It’s easy for people to say that after a certain age, you should have a job and career goals. And whoever says that would be correct. But you can’t just go through the motions. Having a job is a way of getting involved in something much bigger than yourself. So what exactly does a job/career do for you?
It makes you money.
Well, duh. And to be honest, I wasn’t going to include this as part of the list. But let’s be clear here. Nothing is free in this world. And a job will ensure that you will always have money to pay for the things you need and want.
But let’s think about this on a broader scale. What long-term actions can you accomplish with your income? The sooner you get a job, the sooner you can start preparing for the future. Things like 401Ks, savings accounts and trust funds can set you up for an abundant life…not just for you, but for your kids and your kids’ kids, too.
It inspires you.
When you set goals for yourself, it gives you something to keep reaching for. That constant perseverance is going to keep you motivated. Every step you take will only breed new determination. It’s said that most of your inspiration is done outside of work, but it is because the work you do every day forces you to think outside of the box. By spending most of your time in the workplace, you have a bigger desire to move away from your comfort zone.
It taps into human instinct.
Humans have natural instincts, which are inborn or genetically hard-wired behaviors that allow us to cope/survive in our environments. Some of our instincts include belonging/validation, curiosity, “tribe” loyalty (i.e. being a part of a group similar to yourself) and love.
When you work, you’re constantly learning. You begin to learn more about the world and most importantly, more about yourself. Working is a good way to quench that curiosity bug that’s always biting away at us. Not to mention, having a job helps you feel like you’re a part of something. That sense of belonging makes you feel special. And working is a way that many people validate their capabilities and self-worth. It might not be the best way, but it is what it is.
It teaches you discipline.
Whether you want to believe it or not, humans do really well with structure. When there is a system in place — rules, regulations, expectations, deadlines, etc. — we begin to understand what it means to follow that system or to go against it. Learning that code of behavior and implementing it is called discipline. If we want to hold on to our jobs, we follow the code. Simple.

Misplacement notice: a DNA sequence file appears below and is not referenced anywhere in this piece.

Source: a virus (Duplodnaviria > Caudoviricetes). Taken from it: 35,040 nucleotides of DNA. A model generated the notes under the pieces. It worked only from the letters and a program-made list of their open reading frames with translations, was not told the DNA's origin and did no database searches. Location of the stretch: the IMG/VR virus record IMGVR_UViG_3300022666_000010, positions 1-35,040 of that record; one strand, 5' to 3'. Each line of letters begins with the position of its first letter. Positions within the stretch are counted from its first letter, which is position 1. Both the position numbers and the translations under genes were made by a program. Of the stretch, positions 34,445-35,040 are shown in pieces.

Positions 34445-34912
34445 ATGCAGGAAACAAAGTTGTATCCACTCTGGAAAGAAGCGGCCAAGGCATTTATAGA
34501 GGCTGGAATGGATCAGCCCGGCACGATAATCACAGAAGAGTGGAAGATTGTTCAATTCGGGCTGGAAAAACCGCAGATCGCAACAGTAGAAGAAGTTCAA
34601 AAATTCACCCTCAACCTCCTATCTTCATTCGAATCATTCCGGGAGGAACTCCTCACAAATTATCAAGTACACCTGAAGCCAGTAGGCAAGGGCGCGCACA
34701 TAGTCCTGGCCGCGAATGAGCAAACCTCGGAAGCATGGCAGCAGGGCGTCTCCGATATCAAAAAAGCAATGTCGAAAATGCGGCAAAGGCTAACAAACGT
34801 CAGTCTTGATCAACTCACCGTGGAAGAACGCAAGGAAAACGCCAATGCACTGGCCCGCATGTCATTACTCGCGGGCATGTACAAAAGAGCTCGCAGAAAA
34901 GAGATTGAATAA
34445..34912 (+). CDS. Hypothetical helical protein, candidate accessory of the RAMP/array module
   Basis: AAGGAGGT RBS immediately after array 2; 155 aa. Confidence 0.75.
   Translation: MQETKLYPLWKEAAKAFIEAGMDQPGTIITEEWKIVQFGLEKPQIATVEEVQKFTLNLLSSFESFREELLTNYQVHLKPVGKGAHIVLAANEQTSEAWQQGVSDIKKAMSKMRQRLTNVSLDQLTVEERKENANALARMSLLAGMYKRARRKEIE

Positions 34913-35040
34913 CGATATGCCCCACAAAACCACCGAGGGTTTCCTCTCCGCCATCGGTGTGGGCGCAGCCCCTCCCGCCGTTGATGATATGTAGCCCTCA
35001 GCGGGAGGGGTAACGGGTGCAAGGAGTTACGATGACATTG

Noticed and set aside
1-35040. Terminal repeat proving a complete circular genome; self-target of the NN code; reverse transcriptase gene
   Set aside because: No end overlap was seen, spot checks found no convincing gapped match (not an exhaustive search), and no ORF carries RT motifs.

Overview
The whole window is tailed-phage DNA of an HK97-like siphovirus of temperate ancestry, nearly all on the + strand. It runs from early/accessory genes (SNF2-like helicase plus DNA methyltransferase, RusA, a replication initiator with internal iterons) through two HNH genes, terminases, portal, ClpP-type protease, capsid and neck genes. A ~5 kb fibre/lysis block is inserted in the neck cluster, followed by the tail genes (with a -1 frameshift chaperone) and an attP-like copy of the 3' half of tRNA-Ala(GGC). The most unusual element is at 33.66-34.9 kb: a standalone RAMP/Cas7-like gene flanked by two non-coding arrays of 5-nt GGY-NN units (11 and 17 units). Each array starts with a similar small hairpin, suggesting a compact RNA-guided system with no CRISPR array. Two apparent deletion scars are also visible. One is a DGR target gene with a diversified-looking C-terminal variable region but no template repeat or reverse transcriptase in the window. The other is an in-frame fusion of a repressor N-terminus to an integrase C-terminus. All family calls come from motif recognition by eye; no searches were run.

On the other hand, understanding what it means to “follow a rule” or “break a rule” also gives us better insight into who we are as individuals. It helps us determine which parts of life are most important to us and why we make the decisions we make. After a while, we continue to follow this doctrine because it is what’s most comfortable to us. This later becomes the starting point for our values — how we live our lives.
It gives you purpose.
A lot of people find their life’s purpose through the work that they do every day. Think about it: the role you play at your job is an essential part to keeping your company running smoothly for another day. What you contribute to the job has purpose.
Having a job is also a good way to figure out what gives your life meaning. Some people enjoy getting up every day and going to work because they feel like they’re contributing something big to the world. If you don’t get that feeling at work, then now is the time to figure out what will give you that feeling. Use your current situation as a guide for your professional future.
It provides your successors with a head start.
Have you ever heard anyone say “I want my kids to have more than I did growing up”? This is because they understand the importance of getting their kids off to the right start. When you do better, the ones who follow you will do better. Why not start by having a career that you could be proud of? In return, the ones who look up to you will see that they, too, can have a career that they are happy with. And the cycle will continue.
*Note: Your successors do not necessarily have to be your children. They could be little siblings, nieces/nephews, younger cousins, people you mentor, etc.
It may seem like we’re only here to work, retire then die. But there’s so much more at stake. Your career goals are more than just a nice paycheck; they’re a catalyst for your inevitable success, as well as the success of the generations that follow.
Are there any other points that you’d like to add to this list? Leave them in the comment section below.
Thanks for reading! 🙂
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